Sherlock Holmes accused Dr Watson of seeing but not observing. Were Dr Watson a pediatric hospitalist, utilization reviewers would accuse him of observing but not hospitalizing or, more technically, of providing “observation-level care” rather than “inpatient-level care.” In this issue of Pediatrics, Fieldston et al1 convincingly demonstrate that there is no consistent difference between these 2 levels of care as applied to the pediatric population. Having excluded all potential rational explanations for these differences in billing status, the sole remaining conclusion (“no matter how improbable,” as Holmes would say) is that this is an arbitrary distinction used by payers to decrease reimbursement to both hospitals and physicians. Because pediatric hospital stays are frequently ≤2 days, hospitals caring for children, pediatricians, and families of hospitalized children are put at increased financial risk from this reduced reimbursement. Instead of spending our energy fighting each individual designation of observation-versus inpatient-level care,...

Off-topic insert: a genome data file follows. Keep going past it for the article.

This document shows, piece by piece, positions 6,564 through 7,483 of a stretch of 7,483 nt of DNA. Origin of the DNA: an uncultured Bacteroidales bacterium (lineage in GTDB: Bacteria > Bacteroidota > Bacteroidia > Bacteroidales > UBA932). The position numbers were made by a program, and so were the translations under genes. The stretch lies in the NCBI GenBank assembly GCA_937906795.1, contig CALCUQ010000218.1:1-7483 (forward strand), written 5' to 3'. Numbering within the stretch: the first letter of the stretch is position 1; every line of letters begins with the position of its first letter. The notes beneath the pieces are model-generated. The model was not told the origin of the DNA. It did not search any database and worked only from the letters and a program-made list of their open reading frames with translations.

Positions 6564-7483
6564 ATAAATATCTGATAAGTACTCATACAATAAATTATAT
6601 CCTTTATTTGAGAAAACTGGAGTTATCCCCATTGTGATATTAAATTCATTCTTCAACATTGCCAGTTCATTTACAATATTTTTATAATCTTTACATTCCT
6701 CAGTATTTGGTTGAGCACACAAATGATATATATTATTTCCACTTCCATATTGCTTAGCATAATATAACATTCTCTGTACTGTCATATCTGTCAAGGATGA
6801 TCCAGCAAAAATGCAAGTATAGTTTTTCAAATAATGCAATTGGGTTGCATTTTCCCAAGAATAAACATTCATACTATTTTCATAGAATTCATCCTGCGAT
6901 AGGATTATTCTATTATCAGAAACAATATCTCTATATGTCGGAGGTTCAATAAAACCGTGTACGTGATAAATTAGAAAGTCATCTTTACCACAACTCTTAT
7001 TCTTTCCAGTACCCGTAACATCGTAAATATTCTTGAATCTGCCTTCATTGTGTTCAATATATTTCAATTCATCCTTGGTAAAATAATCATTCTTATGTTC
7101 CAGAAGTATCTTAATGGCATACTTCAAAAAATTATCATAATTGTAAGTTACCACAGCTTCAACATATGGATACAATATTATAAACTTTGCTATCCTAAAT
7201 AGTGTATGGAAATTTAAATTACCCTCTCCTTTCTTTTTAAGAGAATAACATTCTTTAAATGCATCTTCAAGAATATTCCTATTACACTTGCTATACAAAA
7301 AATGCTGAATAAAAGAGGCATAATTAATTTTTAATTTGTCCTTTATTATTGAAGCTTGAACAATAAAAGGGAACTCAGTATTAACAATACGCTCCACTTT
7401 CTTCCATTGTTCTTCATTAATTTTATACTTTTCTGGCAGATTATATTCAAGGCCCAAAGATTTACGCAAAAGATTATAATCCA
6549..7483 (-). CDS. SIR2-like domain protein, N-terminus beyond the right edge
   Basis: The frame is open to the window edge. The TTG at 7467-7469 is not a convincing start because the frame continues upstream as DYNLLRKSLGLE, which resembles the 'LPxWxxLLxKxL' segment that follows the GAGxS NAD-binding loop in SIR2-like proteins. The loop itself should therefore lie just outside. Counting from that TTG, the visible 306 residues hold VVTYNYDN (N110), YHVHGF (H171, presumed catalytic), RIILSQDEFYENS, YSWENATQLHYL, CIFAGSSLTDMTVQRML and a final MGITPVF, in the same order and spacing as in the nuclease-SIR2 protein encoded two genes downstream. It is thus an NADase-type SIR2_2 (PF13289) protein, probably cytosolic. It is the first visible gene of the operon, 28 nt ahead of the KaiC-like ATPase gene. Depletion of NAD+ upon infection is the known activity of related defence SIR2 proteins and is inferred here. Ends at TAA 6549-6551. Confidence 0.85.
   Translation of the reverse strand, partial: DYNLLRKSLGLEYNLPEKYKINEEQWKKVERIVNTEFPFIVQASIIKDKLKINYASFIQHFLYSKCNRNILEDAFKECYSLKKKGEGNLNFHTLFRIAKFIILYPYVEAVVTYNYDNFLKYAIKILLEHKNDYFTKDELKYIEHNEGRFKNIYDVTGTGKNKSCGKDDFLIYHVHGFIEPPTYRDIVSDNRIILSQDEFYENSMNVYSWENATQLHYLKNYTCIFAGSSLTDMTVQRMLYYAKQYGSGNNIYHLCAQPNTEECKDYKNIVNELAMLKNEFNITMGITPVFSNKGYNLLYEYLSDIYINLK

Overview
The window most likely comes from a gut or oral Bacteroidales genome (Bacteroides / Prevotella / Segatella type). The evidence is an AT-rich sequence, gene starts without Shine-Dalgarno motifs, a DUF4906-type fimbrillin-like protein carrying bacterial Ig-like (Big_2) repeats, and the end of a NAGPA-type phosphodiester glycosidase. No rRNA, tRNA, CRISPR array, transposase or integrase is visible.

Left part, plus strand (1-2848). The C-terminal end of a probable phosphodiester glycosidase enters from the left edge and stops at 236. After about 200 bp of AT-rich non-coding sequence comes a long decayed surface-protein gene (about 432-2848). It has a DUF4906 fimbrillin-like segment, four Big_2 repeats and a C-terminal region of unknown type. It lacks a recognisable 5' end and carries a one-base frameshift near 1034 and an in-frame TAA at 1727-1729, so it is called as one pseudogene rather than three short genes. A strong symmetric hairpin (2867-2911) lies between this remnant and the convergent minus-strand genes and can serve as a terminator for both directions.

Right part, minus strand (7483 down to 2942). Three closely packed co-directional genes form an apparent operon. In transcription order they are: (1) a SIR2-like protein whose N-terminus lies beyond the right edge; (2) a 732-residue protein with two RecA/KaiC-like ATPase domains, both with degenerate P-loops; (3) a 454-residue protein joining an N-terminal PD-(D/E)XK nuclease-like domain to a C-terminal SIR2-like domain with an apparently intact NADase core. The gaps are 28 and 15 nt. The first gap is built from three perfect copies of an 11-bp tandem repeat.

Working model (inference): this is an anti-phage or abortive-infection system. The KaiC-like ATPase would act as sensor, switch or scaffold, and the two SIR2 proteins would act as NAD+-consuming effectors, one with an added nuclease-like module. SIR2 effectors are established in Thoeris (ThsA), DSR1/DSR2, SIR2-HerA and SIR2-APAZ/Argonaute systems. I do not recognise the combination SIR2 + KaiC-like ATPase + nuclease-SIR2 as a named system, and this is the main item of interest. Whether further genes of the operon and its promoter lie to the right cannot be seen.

Dr Watson and the Case of Observation-Level Care
Opinions expressed in these commentaries are those of the author and not necessarily those of the American Academy of Pediatrics or its Committees.
FINANCIAL DISCLOSURE: Dr Percelay has worked for McKesson Corporation as an independent contractor reviewing pediatric InterQual criteria for ∼8 of the last 10 years. Compensation has not exceeded $5000 per year.
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Jack Martin Percelay; Dr Watson and the Case of Observation-Level Care. Pediatrics June 2013; 131 (6): 1180–1181. 10.1542/peds.2013-0898
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